(Bloomberg) -- Mark Zuckerberg tried to knock down criticism that Facebook Inc.’s acquisition of Instagram harmed competition and should have been blocked by U.S. antitrust enforcers.
The Facebook chief executive officer told investors Wednesday that Instagram at the time of the 2012 deal wasn’t a true competitor to the social media giant and that it only grew to what it became today because of Facebook’s resources.
“I know it can be really hard given how well things have gone to look back and remember what the world was like at the time that we made this acquisition,” he said on the company’s earnings call, “but our outlook was really different then and the outcome was not at all guaranteed.”
That’s the case Facebook will have to convincingly make to the U.S. Federal Trade Commission as the agency investigates whether the company has violated antitrust laws. One of the issues the FTC is examining is whether Facebook’s acquisitions squelched competition by eliminating emerging rivals.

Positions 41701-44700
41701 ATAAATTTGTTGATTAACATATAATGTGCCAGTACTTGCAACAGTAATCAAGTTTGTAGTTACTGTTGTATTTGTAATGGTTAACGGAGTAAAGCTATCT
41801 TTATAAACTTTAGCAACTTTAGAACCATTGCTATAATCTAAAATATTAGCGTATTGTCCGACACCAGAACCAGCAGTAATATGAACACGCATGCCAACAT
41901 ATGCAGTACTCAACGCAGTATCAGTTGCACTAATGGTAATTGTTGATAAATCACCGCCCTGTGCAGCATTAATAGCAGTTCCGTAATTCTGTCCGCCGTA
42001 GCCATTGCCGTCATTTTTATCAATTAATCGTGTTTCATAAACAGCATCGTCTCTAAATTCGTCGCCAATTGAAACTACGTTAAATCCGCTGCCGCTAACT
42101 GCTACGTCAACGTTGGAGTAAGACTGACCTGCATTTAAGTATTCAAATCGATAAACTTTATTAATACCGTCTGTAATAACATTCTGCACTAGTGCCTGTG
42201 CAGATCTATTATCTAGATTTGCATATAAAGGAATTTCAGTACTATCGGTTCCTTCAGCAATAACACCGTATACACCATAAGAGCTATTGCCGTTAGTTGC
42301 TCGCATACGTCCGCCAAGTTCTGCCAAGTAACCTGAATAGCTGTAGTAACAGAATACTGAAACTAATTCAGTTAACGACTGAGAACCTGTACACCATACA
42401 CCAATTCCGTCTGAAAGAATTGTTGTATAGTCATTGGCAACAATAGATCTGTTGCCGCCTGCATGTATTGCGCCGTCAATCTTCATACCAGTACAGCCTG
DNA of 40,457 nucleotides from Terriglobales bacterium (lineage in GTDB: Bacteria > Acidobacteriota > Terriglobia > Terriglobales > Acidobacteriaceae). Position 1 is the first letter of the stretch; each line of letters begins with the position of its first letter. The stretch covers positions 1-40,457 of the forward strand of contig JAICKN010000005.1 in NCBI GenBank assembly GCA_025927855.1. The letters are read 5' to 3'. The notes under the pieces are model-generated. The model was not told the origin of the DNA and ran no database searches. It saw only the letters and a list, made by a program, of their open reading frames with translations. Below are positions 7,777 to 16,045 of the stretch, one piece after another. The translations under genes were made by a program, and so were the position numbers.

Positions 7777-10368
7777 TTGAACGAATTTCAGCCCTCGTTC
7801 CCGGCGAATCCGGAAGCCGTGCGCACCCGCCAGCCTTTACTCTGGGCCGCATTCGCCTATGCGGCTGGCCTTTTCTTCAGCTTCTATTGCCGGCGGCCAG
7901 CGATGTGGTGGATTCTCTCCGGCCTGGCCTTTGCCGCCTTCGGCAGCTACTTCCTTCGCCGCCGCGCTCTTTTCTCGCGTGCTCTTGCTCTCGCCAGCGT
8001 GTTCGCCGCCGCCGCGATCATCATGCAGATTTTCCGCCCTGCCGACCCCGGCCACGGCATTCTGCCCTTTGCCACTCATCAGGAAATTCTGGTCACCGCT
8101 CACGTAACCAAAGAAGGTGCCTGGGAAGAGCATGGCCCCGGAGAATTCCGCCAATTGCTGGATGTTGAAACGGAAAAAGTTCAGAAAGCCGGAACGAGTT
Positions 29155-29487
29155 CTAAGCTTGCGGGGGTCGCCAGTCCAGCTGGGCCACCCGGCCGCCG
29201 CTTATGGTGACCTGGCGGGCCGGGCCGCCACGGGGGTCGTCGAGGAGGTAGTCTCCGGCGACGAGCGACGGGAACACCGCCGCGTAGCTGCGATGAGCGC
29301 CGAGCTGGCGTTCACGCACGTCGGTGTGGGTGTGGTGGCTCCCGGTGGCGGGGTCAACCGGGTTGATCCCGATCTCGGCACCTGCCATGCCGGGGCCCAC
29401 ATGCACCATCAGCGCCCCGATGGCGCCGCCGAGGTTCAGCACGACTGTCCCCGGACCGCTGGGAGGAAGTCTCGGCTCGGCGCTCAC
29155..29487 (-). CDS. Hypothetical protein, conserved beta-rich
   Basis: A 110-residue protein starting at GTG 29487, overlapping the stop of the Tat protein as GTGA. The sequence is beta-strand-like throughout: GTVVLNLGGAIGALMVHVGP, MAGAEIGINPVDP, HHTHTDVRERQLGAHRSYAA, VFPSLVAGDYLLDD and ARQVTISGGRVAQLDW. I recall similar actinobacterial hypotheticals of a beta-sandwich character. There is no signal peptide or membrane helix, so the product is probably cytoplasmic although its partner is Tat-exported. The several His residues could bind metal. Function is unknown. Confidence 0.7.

The takeover of Instagram, which now has 1 billion monthly active users, is seen by some as a deal that shouldn’t have been allowed by the FTC because Instagram posed a real threat to Facebook’s dominance in social media. Facebook will need to show it wasn’t. That’s the argument Zuckerberg outlined on the earnings call. Instagram only had 30 million users at the time and a lot of other competitors, he said.
The FTC knew this at the time, Zuckerberg said.
“I set a goal that we hoped that one day Instagram might reach 100 million people, and I know that that seems quaint today compared to how well it’s done, but remember that a lot of the other services that were Instagram peers and were growing quickly at the time” don’t exist anymore, he said. “The FTC had all this context when they made this decision in 2012.”
Instagram reached 100 million users in February 2013.